So no matter what you’re going to jail it seems… I guess stealing that banana had pretty… low utility.


What makes you... you?

You’re probably not who you think you are…

A philosophical inspection of the notion of personal identity

So what is a personal identity? What is it that makes you who you are?

There are a couple ways to go about defining this initially rather abstract and humanly invented concept. You first must decide what it is that determines who you are. Is it you? Well it would have to be, although your parents do decide the most crucial part of your identity, which is your name.


Well, let’s look at it from a more literal perspective. I am a person, with a body, and a “mind” that is resultant from the functions of my brain and my subconscious. But let’s abstract the neuroscience from the matter and simply say, that a person consists of the contents of your brain, which I will colloquially refer to as the mind, and a body. A person consists of a mind and body.

What is it for each of us to exist? Which properties, if I lost them, would mean I would no longer be what I am?

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  • René Descartes

We’re working with a definition of a person as a combination of your body and your mind. So which is essential to the notion of personal identity? Is it your brain or your body that determines who you are?

Let’s examine both ideas, and see what we end up with.

If it were in fact the physical body that determined who you are… what would this mean?

On the body…

Let’s look at a slightly contrived example, let’s look at the hypothetical Amy and Brian. Both have bodies, and both have minds. What if we switched their minds? Who is who? Well, Amy now has Brian’s mind, and all the thoughts and ideas of Brian. Brian also has Amy’s mind, and so we would consider them now to be each other? Certainly most of the people they know might not notice the difference until after talking for a little while.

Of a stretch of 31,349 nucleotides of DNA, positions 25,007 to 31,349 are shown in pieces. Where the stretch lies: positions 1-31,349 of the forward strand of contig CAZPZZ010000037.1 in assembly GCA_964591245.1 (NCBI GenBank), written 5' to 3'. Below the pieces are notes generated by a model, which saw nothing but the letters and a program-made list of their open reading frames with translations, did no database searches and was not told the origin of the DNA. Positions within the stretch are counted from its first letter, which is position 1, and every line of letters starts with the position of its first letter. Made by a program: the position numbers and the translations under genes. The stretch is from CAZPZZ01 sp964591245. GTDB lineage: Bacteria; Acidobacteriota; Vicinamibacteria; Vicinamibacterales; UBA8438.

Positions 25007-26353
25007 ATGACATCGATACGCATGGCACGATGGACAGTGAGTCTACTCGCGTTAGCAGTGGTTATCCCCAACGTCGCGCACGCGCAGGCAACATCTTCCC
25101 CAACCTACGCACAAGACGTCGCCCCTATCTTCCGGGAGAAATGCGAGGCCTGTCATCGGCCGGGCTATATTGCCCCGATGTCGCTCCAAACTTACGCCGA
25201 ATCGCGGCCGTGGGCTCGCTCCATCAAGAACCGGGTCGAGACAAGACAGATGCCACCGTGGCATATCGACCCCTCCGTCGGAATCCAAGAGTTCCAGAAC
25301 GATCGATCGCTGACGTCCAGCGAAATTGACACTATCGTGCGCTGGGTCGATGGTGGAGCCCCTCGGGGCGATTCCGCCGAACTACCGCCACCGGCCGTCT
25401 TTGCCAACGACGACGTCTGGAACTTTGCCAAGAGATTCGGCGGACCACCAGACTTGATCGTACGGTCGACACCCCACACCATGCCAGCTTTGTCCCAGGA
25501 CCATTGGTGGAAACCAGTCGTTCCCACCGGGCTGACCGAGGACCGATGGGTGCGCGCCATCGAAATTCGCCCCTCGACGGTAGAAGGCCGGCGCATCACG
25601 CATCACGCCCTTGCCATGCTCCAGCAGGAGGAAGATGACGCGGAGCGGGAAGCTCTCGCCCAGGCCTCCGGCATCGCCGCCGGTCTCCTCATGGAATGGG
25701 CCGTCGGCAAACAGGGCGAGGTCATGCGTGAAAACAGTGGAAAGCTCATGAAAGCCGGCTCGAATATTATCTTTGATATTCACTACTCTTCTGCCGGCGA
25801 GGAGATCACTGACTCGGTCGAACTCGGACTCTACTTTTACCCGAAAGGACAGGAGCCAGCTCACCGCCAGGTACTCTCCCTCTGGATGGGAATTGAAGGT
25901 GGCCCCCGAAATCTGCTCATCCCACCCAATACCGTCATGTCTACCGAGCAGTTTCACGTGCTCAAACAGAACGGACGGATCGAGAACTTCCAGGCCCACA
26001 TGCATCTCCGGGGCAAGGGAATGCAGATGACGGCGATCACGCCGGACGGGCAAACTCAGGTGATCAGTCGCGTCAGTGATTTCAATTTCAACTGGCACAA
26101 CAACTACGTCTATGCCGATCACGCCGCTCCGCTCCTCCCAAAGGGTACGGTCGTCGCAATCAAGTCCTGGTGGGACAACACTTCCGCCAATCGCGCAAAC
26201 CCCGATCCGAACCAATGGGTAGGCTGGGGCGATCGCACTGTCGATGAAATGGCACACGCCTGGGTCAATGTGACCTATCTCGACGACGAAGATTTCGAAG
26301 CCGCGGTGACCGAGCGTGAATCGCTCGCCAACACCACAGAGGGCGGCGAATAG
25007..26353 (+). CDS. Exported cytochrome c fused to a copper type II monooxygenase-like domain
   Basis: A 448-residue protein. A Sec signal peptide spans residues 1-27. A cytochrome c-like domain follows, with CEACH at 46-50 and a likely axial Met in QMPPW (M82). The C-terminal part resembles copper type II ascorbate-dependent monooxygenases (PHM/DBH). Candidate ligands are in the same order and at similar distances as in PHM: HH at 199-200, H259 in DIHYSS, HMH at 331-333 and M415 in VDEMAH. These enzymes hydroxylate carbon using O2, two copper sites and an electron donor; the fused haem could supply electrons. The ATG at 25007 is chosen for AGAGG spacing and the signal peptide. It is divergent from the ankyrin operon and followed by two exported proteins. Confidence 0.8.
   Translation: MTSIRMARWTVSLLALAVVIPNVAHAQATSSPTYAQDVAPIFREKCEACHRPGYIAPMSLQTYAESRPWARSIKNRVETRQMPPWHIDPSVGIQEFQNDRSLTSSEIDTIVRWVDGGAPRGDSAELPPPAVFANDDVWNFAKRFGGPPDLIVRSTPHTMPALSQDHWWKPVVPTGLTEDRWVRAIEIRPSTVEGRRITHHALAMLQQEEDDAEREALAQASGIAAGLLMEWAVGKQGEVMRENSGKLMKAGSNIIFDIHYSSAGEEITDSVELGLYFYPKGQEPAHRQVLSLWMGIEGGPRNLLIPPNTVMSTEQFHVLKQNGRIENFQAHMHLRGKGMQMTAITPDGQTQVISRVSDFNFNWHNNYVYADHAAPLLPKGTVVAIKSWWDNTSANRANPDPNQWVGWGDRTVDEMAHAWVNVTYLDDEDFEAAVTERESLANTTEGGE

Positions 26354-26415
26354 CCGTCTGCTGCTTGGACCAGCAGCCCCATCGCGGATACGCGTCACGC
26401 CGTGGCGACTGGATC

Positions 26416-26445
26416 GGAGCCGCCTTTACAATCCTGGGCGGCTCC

More interestingly, what if we cloned someone.

But this is a bit of a contrived example and doesn’t happen in the real world.

Which brings us to things like accidents, or, more generally changes to the physical body. What happens when people’s bodies change? We define Sarah to be Sarah at any given time based solely on the fact that Sarah’s body is there. But what if Sarah experiences some tragic accident and no longer has an arm, or becomes handicapped in some other way? The body has changed, but has the person changed? Frank isn’t somehow not Frank just because he broke his leg.

This must mean that it is the mind that actually determines what someone’s personal identity is, and this is certainly the more intuitive viewpoint, however there are some problems that come with this viewpoint as well.

On the mind…

Imagine then, the very simple example. Derek is who he is, because of the contents of his mind right now.

What about tomorrow, what if his opinion changes, or he learns something. And there are still of course the accidents that affect the brain that result in a very changed personality. Do people with slightly changed brains or ideas have the same exact mind? Probably not. In which case that would mean they are by definition not the same person. But we certainly don’t do that. On the day to day we still refer to each other as the same people.

There’s yet another problem that also arises. What if you were able to create a computer, (and this technology exists) that could perfectly replicate a person’s reactions to certain stimuli and ideas? This computer could effectively recreate the mind of a person. Surely the computer is faster, but what would that mean for our person? Which entity is more you?

Modern philosophers actually refer to things like names as a convenient illusion for personal identity. Because the concept itself is actually incoherent. These complex problems have resulted in a very interesting modern definition for what personal identity actually is.

Personal Identity: the persistent and continuous unity of the individual person normally attested by continuity of memory with present consciousness.

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  • Google


If you’re interested in further reading on the nature of personal identity in philosophy, try checking out Stanford’s dictionary of philosophy on the subject.

There is also an absolutely fantastic paper on this entitled, “Where am I” by Modern Philosopher Daniel Dennet on the notion of personal identity.